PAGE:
Texas as a Battle Ground and How the Media Got it Wrong

You’ve probably heard what’s been going on down in Texas. With any political battle around abortion, there are always a dozen sides to one story. Needless to say, the media isn’t consistently getting the story right.

As a young Austinite, this fight– both at the capital and in the media – is personal. We’ve been fighting for a voice in our government these past couple weeks, and it pisses me off we have to fight for it in the media too.  Here are 3 of the media errors that have been getting under my skin the most:

        1.“Magical” Movement

While Rachel Maddow has been a friend to the pro-choice, democratic side of this fight, she’s bestowed magical powers on the protestors, activists, and organizers in Austin. According to Maddow the “Texas style magic” is nearly effortless, saying “…now you can turn out several thousand outraged blue voters without much effort at all.” This referring to the rally held at the Texas state capital on Monday – the start of the second special session called by Gov. Perry. An estimated 5,000 pro-choice activists showed their support sporting burnt orange t-shirts and an array for protest signs. Since when is organizing a protest and rally where 5,000 plus people show up, with less than a weeks’ notice, deemed effortless? The actual organizing was a grassroots movement that required tireless work, support and encouragement of uncountable individuals within the state and across the country. People shared rides, donated couches and food, even money. The “effortless” rally was the result of the dogged efforts of local and national organizations and individuals, hundreds and thousands of Facebook posts and way too many tweets and hash tags to count. There was nothing effortless about this, and saying so, really takes away from the impact; 5,000 people just don’t show up individually because they could. For Maddow to claim this as “magical” negates the work done by organizers, making it seem impossible to recreate for others who might not think they have the support of 5,000 activists.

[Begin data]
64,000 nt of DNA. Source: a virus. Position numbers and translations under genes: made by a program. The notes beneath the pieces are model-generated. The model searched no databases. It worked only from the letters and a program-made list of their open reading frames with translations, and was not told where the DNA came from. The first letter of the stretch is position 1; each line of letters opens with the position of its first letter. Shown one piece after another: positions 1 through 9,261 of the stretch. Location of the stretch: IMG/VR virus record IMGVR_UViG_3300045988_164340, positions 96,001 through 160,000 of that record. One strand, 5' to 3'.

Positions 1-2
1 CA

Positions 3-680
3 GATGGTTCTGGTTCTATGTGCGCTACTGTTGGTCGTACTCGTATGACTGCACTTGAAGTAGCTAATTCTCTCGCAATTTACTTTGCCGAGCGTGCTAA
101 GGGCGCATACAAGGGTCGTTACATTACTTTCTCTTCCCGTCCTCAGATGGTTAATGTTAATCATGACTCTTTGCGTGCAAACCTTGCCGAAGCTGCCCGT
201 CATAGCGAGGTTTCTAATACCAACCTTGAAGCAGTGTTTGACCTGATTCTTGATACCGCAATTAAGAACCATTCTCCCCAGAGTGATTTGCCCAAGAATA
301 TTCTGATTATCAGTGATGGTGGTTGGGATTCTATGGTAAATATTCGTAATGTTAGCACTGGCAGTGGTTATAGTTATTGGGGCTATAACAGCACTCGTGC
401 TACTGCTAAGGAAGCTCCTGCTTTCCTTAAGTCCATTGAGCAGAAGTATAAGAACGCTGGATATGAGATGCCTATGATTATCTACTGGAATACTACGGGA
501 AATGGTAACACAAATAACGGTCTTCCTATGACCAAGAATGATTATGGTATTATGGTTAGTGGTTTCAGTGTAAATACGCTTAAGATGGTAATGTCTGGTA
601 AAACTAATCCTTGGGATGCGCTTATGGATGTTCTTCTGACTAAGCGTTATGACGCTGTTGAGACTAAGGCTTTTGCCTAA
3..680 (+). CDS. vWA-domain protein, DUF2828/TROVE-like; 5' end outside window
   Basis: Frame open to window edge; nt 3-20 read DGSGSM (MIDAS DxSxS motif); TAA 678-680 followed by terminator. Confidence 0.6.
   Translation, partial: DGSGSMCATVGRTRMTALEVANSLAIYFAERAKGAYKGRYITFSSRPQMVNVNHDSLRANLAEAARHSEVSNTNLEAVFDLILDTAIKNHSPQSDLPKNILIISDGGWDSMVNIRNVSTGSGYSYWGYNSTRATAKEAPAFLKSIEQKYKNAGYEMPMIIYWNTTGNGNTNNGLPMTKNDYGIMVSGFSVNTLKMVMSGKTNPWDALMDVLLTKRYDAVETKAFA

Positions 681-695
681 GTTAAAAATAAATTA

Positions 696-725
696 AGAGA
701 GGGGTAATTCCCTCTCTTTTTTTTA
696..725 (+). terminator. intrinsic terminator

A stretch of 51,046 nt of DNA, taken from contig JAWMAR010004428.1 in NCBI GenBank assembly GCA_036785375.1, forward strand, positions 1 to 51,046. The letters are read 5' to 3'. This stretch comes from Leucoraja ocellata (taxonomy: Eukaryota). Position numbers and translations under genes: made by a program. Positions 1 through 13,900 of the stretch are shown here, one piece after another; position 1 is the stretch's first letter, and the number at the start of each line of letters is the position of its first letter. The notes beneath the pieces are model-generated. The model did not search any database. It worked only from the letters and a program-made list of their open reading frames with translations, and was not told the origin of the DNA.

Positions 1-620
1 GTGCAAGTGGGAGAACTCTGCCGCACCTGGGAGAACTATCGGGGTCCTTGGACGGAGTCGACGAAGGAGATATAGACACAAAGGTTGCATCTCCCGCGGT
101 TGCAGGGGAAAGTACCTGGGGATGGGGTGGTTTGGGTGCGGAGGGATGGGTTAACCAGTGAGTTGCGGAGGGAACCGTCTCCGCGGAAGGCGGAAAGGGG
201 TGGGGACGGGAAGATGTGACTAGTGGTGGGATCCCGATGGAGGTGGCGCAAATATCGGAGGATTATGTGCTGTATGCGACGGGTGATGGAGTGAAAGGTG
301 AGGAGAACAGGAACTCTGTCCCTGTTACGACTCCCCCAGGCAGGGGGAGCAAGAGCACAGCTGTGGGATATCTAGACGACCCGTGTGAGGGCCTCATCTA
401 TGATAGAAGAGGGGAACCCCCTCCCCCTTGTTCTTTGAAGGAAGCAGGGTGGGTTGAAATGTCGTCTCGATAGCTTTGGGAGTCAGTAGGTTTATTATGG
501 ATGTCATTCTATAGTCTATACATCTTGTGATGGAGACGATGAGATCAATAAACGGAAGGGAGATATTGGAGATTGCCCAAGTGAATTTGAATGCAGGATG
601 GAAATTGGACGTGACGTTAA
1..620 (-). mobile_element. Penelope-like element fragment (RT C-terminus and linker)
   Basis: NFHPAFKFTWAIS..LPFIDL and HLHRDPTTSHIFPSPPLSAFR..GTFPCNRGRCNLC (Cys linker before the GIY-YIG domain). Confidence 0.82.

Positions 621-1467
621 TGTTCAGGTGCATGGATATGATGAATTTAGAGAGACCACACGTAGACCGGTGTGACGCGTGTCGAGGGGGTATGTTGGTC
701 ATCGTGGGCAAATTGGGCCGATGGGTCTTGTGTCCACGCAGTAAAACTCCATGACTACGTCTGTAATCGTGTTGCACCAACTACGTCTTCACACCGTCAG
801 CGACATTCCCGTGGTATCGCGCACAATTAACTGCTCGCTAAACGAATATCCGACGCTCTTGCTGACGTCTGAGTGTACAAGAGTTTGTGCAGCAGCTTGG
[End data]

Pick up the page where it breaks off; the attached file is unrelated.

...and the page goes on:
2. Wendy Davis, lone wolf?

Like many others, I didn’t know who Wendy Davis was before last week. Nevertheless I tuned into the live feed for much of her filibuster and was impressed. But she is not the whole story. Much of the focus in the media, especially since the filibuster last week, has been focused on Davis; her efforts, her career, her past…her shoes? While it is fantastic to have democratic female leadership in the senate, I find a more compelling story in the hundreds and thousands of activists and protesters. Throughout the past couple weeks I’ve heard countless stories of human kindness, inspiring stories of bravery from the many that testified, and watched while these women and men continued to fight every day despite knowing they were at a disadvantage. Hundreds of these protestors showed up at the capital days before Davis’ filibuster even though we knew Republicans had the majority. Jessica Valenti writes for The Nation , “Texas feminists knew the GOP had the votes, and they fought anyway.” Valenti’s article highlighting these things and Wendy Davis at the same time wasn’t the only one that did so, but it was all-too-rare. Wendy Davis did not “win” this fight for Texas women alone. Texas women (and men!) played a major role in it too.

       3. Details, details

I’m fearful that a lot of people are getting distracted by what we’re fighting for here. While the new Amazon reviews of Wendy Davis’ shoes are yes, hilarious, I’ve seen way too many articles about them. And they’re not the only detail that’s distracting us from the big picture. Too few media outlets are relating what’s going on in the Texas legislature with what is also going on in both North Carolina and Ohio when it comes to abortion restriction and legislation. If you braved the Maddow clip from above – and watched the whole thing – you’ve got an idea on what’s going on here, but I didn’t until I saw that specific clip. What’s happening in Texas, and practically my back yard, is amazing. I’m stunned, awed, and humbled by it every day, but we’re not the only ones who need thousands of protesters and sneaker- wielding- Senators. And I’m frustrated that our fight hasn’t brought more attention to the other legislation being passed around the country. We thought Texas republicans were sneaky with Senate Bill 5? Ohio republicans have successfully passed the most sweeping restrictive abortion legislation in the country, and they did it inside the state’s new budget.

Folks were upset last week when national media coverage had yet to pick up this battle in Texas, and I shared that frustration. But now that it’s big news, I hope the media focuses on what we’re fighting for, and what’s at stake if we lose.